Guitarist, singer and songwriter Bert Jansch, who succumbed to cancer the morning of October 5 at age 67, remains a towering figure not only in the realms of British folk and folk-rock, but amidst the wider world of sounds he profoundly influenced. Born in Glasgow, Scotland, Jansch initially made a name for himself on the London folk scene of the mid ‘60s alongside Sandy Denny, Ralph McTell, Roy Harper and a temporarily expatriated Paul Simon. His virtuosic acoustic finger-picking technique, viola-like Scottish baritone and folk-rooted but open-ended songwriting style helped set him apart from the pack. After a couple of influential albums on his own, he established an equally seminal duo with fellow guitarist John Renbourn, and the pair began working on a blend of folk, blues, rock and jazz that would become the band Pentangle in 1967.
Like their peers Fairport Convention, Pentangle was at the leading edge of England’s first folk-rock wave, doing for their culture’s traditional music what the Byrds and the Grateful Dead did for American roots music. The band split after a six-album run, and Jansch concentrated exclusively on the solo career he’d maintained throughout Pentangle’s lifetime. By this point a whole generation of rockers influenced by Jansch’s work had ascended to star status, including Neil Young and Led Zeppelin. Jimmy Page even “borrowed” the Scottish guitar hero’s arrangement of the folk song “Black Water Side” for his own “Black Mountain Side.”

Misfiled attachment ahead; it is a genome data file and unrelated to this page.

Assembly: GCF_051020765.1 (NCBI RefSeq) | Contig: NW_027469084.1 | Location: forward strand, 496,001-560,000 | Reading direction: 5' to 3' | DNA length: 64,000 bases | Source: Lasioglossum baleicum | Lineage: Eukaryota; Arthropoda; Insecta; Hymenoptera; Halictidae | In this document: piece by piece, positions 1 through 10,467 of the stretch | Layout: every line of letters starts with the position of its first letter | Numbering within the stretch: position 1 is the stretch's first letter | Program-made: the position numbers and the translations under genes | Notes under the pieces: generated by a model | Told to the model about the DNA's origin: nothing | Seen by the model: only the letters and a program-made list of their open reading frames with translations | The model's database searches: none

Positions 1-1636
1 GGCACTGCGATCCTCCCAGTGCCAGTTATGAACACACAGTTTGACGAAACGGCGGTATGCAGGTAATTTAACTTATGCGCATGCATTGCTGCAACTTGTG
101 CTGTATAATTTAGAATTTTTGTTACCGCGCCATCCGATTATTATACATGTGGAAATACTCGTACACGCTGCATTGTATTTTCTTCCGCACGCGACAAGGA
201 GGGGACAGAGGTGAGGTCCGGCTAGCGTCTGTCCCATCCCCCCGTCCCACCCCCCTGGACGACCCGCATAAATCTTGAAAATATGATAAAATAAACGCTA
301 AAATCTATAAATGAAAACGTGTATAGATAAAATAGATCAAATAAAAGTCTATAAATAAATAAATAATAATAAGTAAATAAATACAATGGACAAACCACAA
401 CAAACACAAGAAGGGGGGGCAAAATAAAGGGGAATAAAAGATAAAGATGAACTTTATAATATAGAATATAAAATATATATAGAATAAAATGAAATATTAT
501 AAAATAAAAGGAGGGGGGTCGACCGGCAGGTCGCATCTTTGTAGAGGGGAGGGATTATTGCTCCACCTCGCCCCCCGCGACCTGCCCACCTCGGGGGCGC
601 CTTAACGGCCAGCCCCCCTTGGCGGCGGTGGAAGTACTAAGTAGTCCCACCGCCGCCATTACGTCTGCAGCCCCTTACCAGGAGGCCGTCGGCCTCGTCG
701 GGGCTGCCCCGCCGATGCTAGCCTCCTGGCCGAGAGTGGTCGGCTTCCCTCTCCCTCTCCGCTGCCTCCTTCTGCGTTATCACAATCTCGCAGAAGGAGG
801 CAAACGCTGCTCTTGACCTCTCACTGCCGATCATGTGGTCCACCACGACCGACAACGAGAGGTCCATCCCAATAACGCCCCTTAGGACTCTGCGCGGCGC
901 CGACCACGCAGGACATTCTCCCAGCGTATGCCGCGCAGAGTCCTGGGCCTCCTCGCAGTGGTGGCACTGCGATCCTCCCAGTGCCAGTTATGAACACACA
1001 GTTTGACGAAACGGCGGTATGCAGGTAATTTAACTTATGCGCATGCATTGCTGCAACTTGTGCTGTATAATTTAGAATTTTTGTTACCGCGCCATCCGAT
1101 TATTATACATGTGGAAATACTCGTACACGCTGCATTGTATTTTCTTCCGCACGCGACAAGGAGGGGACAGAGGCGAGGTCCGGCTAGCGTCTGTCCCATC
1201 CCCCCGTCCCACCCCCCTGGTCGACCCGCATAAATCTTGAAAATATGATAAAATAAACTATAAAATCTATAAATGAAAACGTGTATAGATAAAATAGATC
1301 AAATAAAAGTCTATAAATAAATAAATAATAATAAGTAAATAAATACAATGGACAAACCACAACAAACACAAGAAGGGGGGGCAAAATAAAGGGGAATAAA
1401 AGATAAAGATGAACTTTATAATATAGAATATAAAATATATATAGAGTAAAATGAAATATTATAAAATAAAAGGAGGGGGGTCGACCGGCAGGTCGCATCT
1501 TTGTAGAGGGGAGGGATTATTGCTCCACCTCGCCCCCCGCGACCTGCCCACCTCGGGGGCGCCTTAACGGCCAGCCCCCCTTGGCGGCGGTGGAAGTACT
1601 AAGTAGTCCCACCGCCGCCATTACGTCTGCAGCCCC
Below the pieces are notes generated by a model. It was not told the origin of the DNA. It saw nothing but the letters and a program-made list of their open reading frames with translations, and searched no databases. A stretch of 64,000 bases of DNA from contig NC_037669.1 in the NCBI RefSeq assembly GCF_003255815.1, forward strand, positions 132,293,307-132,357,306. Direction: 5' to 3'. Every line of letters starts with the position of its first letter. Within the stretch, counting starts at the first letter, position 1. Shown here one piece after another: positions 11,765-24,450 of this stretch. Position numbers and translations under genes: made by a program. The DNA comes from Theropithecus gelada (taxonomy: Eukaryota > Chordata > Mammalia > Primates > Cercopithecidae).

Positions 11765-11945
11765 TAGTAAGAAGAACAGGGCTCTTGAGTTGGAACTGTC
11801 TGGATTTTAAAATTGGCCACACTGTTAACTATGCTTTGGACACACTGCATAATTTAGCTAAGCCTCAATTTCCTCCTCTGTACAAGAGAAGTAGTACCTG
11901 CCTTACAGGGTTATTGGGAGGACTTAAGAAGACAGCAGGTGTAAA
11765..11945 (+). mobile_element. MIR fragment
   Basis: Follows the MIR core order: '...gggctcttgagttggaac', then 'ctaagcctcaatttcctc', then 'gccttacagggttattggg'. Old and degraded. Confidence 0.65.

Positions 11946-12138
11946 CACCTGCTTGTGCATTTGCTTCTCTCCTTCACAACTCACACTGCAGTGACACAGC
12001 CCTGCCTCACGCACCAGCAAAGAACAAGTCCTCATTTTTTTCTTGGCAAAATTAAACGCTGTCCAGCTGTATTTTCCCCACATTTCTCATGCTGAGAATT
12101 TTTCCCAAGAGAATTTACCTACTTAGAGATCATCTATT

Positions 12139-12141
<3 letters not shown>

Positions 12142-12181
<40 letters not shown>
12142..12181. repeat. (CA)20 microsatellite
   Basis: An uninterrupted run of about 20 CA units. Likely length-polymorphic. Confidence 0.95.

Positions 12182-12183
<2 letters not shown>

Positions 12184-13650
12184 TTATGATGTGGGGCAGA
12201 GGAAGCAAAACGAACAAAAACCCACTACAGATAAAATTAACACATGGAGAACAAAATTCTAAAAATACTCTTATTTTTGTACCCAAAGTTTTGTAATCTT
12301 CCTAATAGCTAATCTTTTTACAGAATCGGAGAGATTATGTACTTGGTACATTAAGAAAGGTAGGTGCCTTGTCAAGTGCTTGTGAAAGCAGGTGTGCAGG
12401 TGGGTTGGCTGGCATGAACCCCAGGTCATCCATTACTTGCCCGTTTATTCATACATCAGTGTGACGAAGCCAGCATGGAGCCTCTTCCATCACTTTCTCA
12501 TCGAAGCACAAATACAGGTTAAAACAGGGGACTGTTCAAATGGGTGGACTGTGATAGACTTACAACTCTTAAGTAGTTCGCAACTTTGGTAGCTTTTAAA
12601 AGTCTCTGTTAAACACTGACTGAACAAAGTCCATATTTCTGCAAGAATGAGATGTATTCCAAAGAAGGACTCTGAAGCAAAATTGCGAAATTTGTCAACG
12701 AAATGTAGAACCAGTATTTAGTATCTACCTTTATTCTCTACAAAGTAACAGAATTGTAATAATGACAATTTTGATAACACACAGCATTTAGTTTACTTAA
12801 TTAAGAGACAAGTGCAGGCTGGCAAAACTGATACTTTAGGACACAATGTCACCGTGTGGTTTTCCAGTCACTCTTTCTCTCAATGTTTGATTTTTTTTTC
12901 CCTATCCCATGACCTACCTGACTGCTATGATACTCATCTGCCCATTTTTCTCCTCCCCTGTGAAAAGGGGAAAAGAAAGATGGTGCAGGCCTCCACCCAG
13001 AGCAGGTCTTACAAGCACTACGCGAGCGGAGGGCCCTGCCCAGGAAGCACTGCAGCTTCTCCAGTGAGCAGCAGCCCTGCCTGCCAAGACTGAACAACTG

Jansch’s long battle with alcoholism started getting the best of him by the ‘80s, until he was essentially forced to choose between drinking and living. Rebounding into a revitalized career at the end of that decade, he gained a whole new crop of famous acolytes, from Johnny Marr to Devendra Banhart, in the ensuing years. His last album, 2006’s The Black Swan, was released in the U.S. by indie-rock label Drag City and included contributions from Banhart and Beth Orton. Jansch continued touring throughout his battle with cancer, playing a string of dates with Young as well as some reunion shows with Pentangle in 2011.
Jansch’s massive discography can be daunting to navigate unguided, so here are a few of the high-water marks in folk legend Jansch’s long, distinguished career.
Bert Jansch (1965)
The shot heard ‘round the world, or at least around U.K. folk clubs, Jansch’s debut album introduced a skilled young seeker, steeped in folk tradition but bewitched by blues and jazz. “Needle of Death” would become one of Jansch’s most influential compositions.
Bert Jansch & John Renbourn – Bert and John (1966)
When Jansch joined forces with kindred spirit John Renbourn, they created a two-brained, four-handed, 10-fingered monster that cast a long shadow over British folk for decades to come, and paved the way for Pentangle.
Birthday Blues (1969)
Though he’d been composing from the beginning, Jansch the songwriter really emerges here. The haunting “A Woman Like You” had enough staying power that Jansch revisited it 27 years later on The Black Swan.
Pentangle: Reflection (1971)
Jansch and Renbourn built folk-rock dream team Pentangle with singer Jacqui McShee, bassist Danny Thompson and drummer Terry Cox, finally giving free reign to all the eclectic influences they’d been tinkering with on past recordings. They achieved a striking new sound in the process.
The Black Swan (2006)
Solidly ensconced in elder-statesman-of-folk status, Jansch introduced himself to yet another generation of fans with his final album, aided by such disciples as Beth Orton, Devendra Banhart, and Vetiver guitarist Kevin Barker.